Symbol and Struggle: Poetry from Eli Eliahu

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Eli Eliahu is a poet who lives in Ramat-Gan. Recently, his work has begun to be translated and published into English. Eliahu’s work can be playful and fanciful, but it is also socially engaged. He has described his poetry as “a documentation of the struggle of the individual against [the] background” of “a very stressed, crowded, violent and noisy country.” Eliahu has published two highly praised books in Hebrew, “I, and Not an Angel” (2008) and “City and Fears” (2011). He is the recipient of the 2014 Levi Eshkol Prime Minister’s Poetry Prize and writes for Haaretz on poetry and culture. Host Marcela Sulak reads six of his poems on today’s episode.

Here is Eliahu’s poem “Alibi,” translated by Adriana X. Jacobs:

The day it happened we were sitting in a coffee shop. We can vouch for each other. Later we took the usual route home. The neighbors we ran into can confirm that. And then we watched some TV like we always do and went to bed. We didn’t get up the entire night. We tossed and turned a little bit, but mostly slept soundly (love, we thought, covers all crimes). If anyone asks about the kid who was burned alive, we have the perfect alibi. Our eyes did not see it, our hands did not shed this blood.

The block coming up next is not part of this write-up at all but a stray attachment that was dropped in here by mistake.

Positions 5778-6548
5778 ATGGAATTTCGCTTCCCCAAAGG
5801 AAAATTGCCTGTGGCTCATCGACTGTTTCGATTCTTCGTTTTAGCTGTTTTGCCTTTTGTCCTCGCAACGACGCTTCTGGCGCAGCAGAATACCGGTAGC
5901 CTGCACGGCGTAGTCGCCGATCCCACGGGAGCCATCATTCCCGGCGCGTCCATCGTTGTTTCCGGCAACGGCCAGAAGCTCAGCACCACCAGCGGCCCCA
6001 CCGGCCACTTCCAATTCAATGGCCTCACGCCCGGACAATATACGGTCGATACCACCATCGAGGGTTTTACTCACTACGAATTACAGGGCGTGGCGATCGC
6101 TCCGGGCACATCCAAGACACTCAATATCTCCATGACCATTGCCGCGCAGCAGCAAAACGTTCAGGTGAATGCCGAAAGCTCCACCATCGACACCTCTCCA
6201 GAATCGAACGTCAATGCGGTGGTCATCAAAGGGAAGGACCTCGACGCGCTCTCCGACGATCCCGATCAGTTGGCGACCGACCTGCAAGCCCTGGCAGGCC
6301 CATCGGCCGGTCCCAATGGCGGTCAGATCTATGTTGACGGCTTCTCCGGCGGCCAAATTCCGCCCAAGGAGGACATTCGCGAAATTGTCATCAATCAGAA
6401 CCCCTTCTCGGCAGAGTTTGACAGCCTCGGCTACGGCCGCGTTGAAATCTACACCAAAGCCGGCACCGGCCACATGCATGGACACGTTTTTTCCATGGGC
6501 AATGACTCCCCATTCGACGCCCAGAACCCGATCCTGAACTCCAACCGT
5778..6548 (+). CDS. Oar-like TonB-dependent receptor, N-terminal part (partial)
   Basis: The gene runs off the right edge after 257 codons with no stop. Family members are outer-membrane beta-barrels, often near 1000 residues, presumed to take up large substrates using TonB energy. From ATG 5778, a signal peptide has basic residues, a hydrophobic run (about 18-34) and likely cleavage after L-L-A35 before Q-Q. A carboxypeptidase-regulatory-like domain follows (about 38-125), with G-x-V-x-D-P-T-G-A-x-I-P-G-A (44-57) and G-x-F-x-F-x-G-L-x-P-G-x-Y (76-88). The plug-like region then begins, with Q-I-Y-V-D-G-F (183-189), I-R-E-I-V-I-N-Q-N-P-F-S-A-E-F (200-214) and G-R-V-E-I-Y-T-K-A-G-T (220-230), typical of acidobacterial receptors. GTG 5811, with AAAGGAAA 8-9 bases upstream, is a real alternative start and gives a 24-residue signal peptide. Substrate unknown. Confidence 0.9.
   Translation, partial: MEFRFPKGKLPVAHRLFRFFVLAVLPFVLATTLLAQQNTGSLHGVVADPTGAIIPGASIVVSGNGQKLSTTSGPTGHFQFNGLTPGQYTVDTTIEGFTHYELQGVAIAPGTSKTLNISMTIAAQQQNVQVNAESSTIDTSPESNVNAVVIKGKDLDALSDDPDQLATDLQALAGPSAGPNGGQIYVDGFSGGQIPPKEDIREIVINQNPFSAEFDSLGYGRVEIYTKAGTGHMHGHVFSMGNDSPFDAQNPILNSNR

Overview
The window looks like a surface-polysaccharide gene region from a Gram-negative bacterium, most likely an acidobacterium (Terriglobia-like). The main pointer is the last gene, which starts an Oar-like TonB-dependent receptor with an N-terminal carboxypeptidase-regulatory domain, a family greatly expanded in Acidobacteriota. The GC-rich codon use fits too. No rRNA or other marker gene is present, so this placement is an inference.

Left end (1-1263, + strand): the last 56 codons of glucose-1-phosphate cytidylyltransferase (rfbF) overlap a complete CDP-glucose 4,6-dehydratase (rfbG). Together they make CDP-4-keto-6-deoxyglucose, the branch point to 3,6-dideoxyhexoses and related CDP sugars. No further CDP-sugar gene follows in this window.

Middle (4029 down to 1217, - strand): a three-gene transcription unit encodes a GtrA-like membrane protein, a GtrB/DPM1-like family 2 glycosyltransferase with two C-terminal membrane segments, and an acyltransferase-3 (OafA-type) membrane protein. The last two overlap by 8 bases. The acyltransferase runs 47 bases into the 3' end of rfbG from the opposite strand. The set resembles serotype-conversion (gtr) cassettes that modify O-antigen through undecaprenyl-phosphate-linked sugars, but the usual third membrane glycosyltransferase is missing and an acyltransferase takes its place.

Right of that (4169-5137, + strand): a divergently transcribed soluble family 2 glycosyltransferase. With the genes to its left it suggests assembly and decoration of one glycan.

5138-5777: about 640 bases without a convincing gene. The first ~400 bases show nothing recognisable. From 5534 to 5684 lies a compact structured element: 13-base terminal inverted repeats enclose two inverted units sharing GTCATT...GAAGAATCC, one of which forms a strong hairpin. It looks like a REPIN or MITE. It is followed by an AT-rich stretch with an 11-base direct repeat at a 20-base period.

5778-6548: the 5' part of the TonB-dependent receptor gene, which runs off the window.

The Joy Of Lina (Farha) by Ihsan Al Munzer
Cacha Merakdim Beisrael by Hanna Ahroni

All works by Eli Eliahu
“Crossroads” and “Simple Thing,” translated by Kevin Haworth
“Alibi,” translated by Adriana X. Jacobs
“Recommendation,” “On How I am Like a Pencil,” and “Under the Ground,” translated by Vivian Eden

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